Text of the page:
When I sit down to write, I am usually in one of three states: unrestricted flow, restricted flow or no flow.
Unrestricted flow is the holy grail of writing when the words come easily and without restriction. It is the condition when the words feel like they are coming from another place, like you are merely the vessel through which they flow. (I don't believe it's anything quite so mystical - they are just coming fresh from the unconscious mind.) This happens to me a lot - in fact, I wrote an entire novel in this state. By analogy, I do jumbled word puzzles, and can often see the answer without consciously thinking about it a fraction of a second after I have glanced at the group of letters.
Restricted flow occurs when the ideas stutter. They still come, but not as quickly, and they require more editing. In this state, I am also more conscious of craft: I think a lot more about which type(s) of humour would work best in the given situation. I also sometimes have to leave holes that I will get back to. In the jumble puzzle analogy, I have to play with likely letter combinations, sometimes coming back to the letter group several times before I finally see the solution.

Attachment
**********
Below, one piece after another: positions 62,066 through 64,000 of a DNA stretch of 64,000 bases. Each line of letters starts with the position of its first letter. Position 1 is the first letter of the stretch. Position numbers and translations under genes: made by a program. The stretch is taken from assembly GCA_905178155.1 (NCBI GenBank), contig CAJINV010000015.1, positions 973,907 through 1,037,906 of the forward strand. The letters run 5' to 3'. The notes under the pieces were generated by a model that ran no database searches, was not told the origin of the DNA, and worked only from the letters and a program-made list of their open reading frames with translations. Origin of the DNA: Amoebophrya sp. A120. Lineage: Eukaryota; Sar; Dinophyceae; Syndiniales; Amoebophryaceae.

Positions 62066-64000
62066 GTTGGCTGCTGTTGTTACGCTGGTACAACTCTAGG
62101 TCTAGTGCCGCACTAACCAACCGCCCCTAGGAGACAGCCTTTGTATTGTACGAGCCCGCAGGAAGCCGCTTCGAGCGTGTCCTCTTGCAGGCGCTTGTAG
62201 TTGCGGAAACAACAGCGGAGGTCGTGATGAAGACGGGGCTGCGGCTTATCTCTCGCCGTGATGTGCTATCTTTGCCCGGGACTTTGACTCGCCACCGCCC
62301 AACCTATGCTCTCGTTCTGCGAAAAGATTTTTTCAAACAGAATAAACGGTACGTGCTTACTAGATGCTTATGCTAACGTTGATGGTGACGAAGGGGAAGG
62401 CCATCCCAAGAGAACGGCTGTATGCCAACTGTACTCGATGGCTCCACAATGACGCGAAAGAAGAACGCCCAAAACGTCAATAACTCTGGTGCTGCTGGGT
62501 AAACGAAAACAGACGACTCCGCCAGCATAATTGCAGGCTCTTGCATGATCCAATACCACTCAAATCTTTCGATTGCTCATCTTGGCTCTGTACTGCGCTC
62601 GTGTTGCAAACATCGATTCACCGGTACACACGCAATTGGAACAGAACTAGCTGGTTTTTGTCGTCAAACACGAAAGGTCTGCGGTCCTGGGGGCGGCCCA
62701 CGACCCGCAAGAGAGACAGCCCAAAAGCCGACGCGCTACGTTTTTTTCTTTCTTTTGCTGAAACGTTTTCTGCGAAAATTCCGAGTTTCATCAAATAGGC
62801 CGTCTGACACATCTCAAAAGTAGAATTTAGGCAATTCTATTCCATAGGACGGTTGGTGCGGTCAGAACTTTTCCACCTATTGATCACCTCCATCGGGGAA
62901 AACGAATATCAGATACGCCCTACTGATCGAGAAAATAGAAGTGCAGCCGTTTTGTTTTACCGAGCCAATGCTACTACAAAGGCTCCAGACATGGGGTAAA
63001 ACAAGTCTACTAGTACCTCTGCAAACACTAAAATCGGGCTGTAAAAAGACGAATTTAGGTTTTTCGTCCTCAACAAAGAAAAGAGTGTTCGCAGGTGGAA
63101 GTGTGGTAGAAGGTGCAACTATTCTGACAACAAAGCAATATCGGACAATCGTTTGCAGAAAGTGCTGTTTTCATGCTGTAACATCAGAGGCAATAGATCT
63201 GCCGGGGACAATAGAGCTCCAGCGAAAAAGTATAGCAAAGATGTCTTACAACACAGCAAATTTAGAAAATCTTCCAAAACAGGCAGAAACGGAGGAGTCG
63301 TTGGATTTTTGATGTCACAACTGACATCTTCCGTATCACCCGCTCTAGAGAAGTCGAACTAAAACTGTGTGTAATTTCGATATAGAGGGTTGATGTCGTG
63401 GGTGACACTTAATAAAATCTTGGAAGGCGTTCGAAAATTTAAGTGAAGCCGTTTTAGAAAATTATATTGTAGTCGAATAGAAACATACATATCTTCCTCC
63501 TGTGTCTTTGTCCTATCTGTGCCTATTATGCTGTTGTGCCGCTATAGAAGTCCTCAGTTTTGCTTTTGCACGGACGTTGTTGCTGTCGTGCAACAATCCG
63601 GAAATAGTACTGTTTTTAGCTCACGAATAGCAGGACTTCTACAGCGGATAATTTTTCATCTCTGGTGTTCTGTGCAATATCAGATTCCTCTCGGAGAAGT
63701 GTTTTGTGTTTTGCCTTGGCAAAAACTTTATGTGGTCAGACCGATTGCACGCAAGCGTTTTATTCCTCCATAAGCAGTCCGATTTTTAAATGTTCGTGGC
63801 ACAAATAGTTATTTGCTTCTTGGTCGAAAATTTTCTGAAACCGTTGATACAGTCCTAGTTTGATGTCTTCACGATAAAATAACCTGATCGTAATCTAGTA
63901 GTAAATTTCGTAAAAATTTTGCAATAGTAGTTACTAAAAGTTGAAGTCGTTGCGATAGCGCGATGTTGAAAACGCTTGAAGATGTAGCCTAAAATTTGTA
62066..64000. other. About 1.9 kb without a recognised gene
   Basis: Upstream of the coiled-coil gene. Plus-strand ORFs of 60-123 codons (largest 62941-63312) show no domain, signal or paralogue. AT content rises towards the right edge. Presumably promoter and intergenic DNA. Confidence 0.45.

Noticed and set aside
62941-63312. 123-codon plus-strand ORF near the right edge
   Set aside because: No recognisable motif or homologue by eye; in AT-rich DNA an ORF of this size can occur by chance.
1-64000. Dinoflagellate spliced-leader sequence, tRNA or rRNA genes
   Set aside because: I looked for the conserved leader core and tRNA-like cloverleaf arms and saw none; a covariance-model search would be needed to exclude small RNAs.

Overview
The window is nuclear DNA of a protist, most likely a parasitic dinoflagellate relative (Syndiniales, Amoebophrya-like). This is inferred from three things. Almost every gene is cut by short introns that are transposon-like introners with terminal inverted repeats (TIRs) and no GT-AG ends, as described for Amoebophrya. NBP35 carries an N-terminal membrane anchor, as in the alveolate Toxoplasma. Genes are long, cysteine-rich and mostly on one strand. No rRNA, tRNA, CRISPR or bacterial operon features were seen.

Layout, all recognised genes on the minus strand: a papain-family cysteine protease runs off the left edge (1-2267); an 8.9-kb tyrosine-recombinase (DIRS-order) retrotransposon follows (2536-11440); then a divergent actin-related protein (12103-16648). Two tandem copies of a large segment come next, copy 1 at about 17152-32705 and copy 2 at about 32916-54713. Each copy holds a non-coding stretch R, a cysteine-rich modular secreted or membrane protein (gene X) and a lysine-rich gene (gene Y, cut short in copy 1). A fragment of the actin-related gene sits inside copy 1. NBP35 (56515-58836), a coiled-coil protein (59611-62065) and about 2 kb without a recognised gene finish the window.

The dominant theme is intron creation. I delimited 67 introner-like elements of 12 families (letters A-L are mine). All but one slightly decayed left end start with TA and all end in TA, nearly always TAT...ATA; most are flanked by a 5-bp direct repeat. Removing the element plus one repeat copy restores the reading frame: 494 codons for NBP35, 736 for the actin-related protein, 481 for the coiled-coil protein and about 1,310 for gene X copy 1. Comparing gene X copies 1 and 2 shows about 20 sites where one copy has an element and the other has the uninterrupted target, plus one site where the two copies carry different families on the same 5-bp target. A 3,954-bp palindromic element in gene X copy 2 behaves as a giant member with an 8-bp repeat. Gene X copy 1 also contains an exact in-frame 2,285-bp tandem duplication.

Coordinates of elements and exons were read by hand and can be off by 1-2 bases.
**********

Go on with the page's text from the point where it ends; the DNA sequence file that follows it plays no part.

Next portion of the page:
Finally, there is no flow, which is as dire as it sounds. Nothing comes. Some people refer to this as writer's block. Fortunately, it doesn't happen to me that often, and usually only for short periods of time. Unlike some writers, I walk away from the keyboard rather than frustrate myself trying to come up with something when there is nothing there; my time is more productively spent reading or doing background/business writing (ie: catching up on email or social networking) when I'm in this state. Sometimes, the answer to the jumble puzzle just doesn't come.
I have noticed that these conditions are related to my physical condition, especially how much (or, how little) sleep I had the night before. This is probably my biggest motivator in getting a good night's sleep!